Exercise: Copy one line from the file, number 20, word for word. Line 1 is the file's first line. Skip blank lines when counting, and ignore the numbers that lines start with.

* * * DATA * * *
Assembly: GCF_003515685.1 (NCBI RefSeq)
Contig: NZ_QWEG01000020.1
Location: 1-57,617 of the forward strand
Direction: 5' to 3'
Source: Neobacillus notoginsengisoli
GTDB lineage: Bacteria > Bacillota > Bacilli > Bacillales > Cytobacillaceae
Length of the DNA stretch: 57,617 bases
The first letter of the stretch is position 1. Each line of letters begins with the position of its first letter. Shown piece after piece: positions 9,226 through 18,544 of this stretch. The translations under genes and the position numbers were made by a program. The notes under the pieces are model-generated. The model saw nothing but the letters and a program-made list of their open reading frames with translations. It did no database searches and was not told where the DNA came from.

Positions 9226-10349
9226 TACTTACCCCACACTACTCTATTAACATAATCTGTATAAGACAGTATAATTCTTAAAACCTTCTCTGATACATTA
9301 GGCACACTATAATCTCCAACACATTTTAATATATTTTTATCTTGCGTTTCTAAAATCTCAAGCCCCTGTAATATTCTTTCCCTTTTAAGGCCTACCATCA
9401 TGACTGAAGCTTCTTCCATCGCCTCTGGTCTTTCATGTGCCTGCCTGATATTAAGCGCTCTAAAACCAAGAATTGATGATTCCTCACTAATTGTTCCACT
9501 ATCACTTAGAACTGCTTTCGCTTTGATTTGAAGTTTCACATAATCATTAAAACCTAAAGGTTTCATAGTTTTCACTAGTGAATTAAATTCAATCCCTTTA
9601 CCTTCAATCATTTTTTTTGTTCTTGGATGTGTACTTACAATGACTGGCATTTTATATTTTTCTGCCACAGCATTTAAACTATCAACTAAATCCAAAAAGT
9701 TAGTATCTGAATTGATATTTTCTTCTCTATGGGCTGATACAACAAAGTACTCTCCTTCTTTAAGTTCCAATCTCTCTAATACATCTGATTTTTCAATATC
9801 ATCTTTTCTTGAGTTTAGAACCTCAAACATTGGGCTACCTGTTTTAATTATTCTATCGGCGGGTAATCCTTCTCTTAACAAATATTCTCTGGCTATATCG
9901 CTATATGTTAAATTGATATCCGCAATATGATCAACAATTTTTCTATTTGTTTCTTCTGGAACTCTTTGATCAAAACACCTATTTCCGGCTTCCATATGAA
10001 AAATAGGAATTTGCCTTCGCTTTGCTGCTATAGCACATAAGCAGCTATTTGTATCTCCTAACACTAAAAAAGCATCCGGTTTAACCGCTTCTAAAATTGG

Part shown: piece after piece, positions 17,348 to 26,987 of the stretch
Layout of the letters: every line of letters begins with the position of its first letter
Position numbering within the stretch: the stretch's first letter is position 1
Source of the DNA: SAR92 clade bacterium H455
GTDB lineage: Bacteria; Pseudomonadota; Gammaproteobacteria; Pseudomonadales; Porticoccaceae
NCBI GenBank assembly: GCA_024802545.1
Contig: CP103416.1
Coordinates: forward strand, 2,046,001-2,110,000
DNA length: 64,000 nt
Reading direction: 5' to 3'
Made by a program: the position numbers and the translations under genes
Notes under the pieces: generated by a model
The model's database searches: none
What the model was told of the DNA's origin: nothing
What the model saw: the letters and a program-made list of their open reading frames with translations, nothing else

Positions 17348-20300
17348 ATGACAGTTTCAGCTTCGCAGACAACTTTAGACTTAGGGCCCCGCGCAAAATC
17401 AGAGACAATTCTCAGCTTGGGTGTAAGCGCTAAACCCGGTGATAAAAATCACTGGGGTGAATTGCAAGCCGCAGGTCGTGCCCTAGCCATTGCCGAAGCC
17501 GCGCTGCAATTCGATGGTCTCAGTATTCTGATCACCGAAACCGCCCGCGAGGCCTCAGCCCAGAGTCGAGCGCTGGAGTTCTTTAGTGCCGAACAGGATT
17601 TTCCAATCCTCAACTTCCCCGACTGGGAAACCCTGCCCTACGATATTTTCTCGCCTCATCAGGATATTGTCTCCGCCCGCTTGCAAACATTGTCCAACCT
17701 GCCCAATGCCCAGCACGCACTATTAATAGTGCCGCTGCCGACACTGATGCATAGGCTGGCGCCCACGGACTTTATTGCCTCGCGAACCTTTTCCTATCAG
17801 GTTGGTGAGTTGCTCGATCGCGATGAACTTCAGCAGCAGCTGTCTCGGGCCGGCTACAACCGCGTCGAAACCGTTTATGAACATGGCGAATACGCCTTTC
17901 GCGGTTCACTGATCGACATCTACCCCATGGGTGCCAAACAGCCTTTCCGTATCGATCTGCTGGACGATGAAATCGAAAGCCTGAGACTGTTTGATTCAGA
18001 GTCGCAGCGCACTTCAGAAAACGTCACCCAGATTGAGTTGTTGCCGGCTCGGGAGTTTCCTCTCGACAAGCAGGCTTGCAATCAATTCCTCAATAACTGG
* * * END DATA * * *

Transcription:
Layout of the letters: every line of letters begins with the position of its first letter